What Is Schema Markup?
Schema markup (structured data) is code that can be included in your website pages to help search engines better understand the contents of your web page. It helps search engines serve up relevant content users are looking for which improves the user experience.
Often referred to as schema or structured data, it’s an established vocabulary recognized and supported by the most popular search engines. It uses markup to extract certain elements from your page. It can even affect the format your web page appears in the SERP’s.
Below are two examples of Search Engine Results (SERPs). The second one has been marked up with schema.
No schema With Schema
You can see how the second example has ratings included in the snippet. It is a result of structured data that the search engine has extracted from the web page.
How Can We See the Schema Markup on a Webpage?
A quick way to review and validate Schema on a page is to use Google’s Structured Data Tool.
The tool is very simple to use. Just enter the URL of the page you’re interested in and click “run test.” Below is a screenshot of how the tool appears when structured data is present.
How Does Schema Markup Work?
You can visit Schema.org for examples of how to markup data on your web pages. How schema markup is used depends on what you’re trying to accomplish.
The goal of this section is not to teach you how to write schema but to understand how search engines see structured data.
We are going to use an example directly from Schema.org. This example is for marking up a movie.
Here is the code without markup.
Now here is the code with schema markup.
The schema attributes have been colored red. To understand how schema works we need to understand each of these attributes. Below are each attribute and a simple definition.
- Itemscope – Identifies what the schema (page) is “about,” encloses the schema related to this section and is followed by itemtype.
- Itemtype – Defines what schema vocabulary is being used. In this case “ScreeningEvent.”
- Itemprop – These are properties relating to the itemtype. In this case, properties relating to “ScreeningEvent.”
Now let’s break down the two “itemscopes.” Please see the image below.
The first itemscope tells us what the contents of the page are about. In this case “ScreeningEvent.” The reason we have two itemscopes is that there is a special schema property for identifying the location of this type of event “MovieTheater.” The second itemscope is just giving more details about the original itemscope which is a screening event. We address this in further detail in other articles.
Now that we have identified what the elements are what does it mean?
When search engines crawl <h1>Jaws 3-D”</h1> they know to display this text as “Heading 1” format but what is “Jaws 3-D” referring too? Is it a review, trailer, etc.
In this case, we tell search engines the “itemtype” is a “screening event.” Then we use the itemprop to give the details of the “screening event” such as name, description, etc.
How Google Sees Schema Markup.
Now that we have an understanding of how schema works we can use Google’s Structured Data Tool to review how it views the code.
For this demonstration, I have created a page on my site. I’m going to use the code with the schema from the above example. I’ve added it to the page and published the page.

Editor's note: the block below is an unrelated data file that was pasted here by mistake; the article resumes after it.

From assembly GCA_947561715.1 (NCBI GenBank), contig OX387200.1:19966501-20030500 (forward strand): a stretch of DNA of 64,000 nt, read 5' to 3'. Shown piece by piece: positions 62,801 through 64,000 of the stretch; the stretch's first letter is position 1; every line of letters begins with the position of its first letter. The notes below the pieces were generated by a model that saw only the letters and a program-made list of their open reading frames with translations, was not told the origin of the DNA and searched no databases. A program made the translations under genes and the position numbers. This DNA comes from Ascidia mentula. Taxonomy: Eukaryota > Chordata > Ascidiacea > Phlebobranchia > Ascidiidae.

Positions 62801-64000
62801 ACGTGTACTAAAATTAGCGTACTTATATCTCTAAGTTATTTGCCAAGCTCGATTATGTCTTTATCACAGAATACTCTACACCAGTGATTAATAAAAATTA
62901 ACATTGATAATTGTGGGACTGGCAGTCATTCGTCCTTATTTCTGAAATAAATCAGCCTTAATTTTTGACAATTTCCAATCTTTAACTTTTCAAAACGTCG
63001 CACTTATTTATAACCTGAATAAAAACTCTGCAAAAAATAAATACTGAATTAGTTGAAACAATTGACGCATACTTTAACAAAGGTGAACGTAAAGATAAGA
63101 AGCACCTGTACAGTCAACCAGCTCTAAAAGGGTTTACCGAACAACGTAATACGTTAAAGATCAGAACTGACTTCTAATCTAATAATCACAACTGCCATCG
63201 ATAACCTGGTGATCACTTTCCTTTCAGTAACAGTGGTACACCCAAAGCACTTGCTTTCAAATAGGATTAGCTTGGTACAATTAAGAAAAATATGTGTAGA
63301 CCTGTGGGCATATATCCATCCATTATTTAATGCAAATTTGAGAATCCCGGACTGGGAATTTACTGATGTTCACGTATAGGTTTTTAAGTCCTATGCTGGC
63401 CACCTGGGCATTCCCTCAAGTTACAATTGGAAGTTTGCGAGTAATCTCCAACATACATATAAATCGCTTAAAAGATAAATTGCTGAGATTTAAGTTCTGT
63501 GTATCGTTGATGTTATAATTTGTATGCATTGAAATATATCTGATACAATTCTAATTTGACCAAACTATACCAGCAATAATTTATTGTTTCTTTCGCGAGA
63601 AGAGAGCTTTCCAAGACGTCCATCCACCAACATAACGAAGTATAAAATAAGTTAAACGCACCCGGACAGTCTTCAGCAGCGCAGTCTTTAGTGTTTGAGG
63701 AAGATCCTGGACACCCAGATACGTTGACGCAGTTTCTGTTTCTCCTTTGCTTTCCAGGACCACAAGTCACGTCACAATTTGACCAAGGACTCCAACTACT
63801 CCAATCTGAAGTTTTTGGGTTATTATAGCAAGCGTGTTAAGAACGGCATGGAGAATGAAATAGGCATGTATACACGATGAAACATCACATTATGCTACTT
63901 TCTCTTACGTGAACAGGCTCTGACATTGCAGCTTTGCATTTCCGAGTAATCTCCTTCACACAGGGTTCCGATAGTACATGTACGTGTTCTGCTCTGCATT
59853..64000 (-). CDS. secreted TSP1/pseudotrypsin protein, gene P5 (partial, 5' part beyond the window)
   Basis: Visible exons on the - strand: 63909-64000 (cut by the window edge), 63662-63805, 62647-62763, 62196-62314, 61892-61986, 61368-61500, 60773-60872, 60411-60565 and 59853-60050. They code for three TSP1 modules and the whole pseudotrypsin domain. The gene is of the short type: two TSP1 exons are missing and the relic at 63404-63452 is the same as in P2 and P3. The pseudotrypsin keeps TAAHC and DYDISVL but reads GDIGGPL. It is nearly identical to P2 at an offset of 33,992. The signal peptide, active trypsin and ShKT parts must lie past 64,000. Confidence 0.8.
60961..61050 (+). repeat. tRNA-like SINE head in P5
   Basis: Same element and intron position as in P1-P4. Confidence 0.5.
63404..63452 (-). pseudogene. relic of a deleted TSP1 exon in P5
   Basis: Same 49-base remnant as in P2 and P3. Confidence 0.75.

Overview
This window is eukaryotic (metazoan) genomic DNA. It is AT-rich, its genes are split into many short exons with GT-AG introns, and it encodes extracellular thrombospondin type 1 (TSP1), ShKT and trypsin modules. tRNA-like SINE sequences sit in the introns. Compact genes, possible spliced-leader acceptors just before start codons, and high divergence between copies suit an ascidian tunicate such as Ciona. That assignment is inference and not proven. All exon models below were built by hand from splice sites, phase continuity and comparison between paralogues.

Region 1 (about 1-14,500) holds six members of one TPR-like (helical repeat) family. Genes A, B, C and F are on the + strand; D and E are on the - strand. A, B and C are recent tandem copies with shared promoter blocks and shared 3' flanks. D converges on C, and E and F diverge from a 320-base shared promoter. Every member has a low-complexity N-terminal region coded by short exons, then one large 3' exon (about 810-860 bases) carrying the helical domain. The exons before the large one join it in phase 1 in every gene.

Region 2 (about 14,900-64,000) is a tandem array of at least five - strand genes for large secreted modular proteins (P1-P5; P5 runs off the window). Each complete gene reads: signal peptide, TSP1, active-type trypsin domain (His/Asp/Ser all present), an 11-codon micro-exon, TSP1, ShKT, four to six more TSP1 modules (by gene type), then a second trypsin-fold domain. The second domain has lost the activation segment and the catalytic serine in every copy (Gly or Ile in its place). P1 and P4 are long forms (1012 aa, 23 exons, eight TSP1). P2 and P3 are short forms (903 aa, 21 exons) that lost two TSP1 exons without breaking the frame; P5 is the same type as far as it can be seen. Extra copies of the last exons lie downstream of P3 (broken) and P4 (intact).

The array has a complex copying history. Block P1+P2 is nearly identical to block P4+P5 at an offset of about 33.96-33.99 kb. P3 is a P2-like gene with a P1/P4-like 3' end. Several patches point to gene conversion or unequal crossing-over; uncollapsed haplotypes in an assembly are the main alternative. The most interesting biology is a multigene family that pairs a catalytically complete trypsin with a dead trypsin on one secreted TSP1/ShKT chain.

Now let’s open Google’s Structured Data Tool and add the URL of the page we just created.
On the left side is the web page code and on the right side lists schema Google has identified. We can see we are getting several errors. To see the schema markup attributes and errors just click on the drop down on the right side.
How to Quickly Fix Schema Markup Errors.
From the errors, we can see what search engines expect to see when this schema is present. The warnings are suggestions for other attributes that can be included.
So how can we fix the error?
First, we need to identify the location of the error. Click on the first error “address.” It will take us to the section of code with the error.
So here is the original code:
So it’s telling us that we need to include an address in the “location” section of the schema. Each section is defined by the <div> tags. So the “location” schema is:
For simplicity sake, I’m going to show you how I’m editing the code, but I’m not going to go into detail how I created it.
To learn more about how to find schema and fix errors please read “How to Fix Schema Markup Errors Using Google’s Structured Data Tool.” So the schema that I’m going to add is:
Here is the new code. The highlighted area is where I placed the new code.
Now I’m going to publish the new code, flush the cache, and refresh Google’s Structured Data Tool. If you’re working with WordPress, it is important to flush the cache, or you may load the old code and still get the same error.
Now we can see that the address error has been replaced with details of the schema we created. Repeat the same steps and fix the rest of the errors. Remember you can find the code you need at Schema.org for the other properties you need to add.
Adding schema can be very time-consuming, and not all pages may need it. Before starting, you want to ask some questions.
- What schema markup does my website need?
- What pages should schema markup be used on?
- What types of schema markup are my competitors using?
How you answer each of these questions will dictate the course of action you will take. It will also depend on the content and goals of your website.
Talk directly to the owner, not a salesman.
Not sure where to start? That’s ok. Give me a few minutes of your time to discuss your current problems and I will help you identify solutions.